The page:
Quite often many of the implications of an academic work are most closely tied to the academy itself. Aristotle Rhetoric not only provided practical advice on the exercise of oral public discourse, but it served as the cornerstone of rhetorical theory for thousands of years and continues today to influence instruction and research. Certainly, Aristotle Rhetoric is atypical among the works of scholars, and very few works can even attempt to share its lofty status in academe. It is, however, also archetypical in a sense. The Rhetoric demonstrates that the importance of any work is often measured differently by scholars who seek heuristic assistance in framing instructional and research practices. Much like other contemporary academic works that examine practices in the so-called real world, this book will attempt to spell out some of the contributions that it can add to that pursuit. Also much like other contemporary academic works, its scope and implications will surely be dwarfed by classical works like the Rhetoric and many others, but it was my goal to add something to the scholarly community's understanding and examination of public policy discourse. This chapter will work to point out some of those contributions and perhaps spur the indirect development of others by some of its readers.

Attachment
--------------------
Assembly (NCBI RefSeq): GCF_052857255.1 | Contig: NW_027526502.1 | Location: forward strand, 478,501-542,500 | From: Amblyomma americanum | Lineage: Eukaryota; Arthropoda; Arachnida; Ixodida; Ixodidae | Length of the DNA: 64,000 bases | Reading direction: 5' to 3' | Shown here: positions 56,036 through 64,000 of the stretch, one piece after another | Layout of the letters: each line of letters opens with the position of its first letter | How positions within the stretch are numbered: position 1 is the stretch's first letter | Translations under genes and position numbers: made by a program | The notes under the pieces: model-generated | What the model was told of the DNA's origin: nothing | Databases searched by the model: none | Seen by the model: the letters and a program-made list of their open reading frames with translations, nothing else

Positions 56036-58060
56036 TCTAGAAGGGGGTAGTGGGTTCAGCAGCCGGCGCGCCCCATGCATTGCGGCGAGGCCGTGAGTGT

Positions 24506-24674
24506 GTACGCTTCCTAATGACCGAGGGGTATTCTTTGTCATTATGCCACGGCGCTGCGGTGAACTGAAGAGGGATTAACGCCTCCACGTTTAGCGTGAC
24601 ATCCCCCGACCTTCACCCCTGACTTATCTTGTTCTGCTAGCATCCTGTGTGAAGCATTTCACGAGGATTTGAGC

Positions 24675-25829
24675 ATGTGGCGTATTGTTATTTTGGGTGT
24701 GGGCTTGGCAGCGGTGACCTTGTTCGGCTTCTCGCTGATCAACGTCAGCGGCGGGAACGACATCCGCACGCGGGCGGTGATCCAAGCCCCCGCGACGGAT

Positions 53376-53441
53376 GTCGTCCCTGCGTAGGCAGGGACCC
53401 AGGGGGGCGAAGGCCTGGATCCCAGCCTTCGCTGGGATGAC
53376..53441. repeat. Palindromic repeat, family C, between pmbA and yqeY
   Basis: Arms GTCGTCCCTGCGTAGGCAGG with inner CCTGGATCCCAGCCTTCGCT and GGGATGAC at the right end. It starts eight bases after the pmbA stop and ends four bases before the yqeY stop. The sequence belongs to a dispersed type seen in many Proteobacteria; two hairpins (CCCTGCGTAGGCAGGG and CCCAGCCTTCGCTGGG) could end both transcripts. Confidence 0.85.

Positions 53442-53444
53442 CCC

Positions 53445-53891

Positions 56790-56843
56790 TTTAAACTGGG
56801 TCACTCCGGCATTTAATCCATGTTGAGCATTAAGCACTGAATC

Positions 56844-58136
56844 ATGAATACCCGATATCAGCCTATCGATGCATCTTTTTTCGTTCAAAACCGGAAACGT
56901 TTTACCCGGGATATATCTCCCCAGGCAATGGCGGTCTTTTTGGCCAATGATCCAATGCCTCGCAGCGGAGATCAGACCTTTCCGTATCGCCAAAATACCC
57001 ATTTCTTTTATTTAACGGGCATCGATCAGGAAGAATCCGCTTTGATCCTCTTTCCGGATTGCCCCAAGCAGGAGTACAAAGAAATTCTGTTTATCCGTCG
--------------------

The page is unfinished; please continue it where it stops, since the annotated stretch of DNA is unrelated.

There are three interrelated areas that I will address in this chapter: (1) a preliminary assessment of the scholarly contributions made by this work, (2) a discussion of numerous research potentials generated by this work, and (3) identification of several theoretical advances associated with the understanding of the practice of public policy discourse. These three areas are interrelated in that they all share common foundations grounded in the understanding of talk as power and in the examination of the August 1994 Senate floor debate on comprehensive health care reform as a particular case study in support of that general argument. In addition to their own interrelationship, these scholarly horizons also have potential implications connected to several disciplines and to the employment of several methods of scholarly investigation. In addition to rhetorical studies scholars and others in the broader communication discipline, many who specialize in political science, sociology, public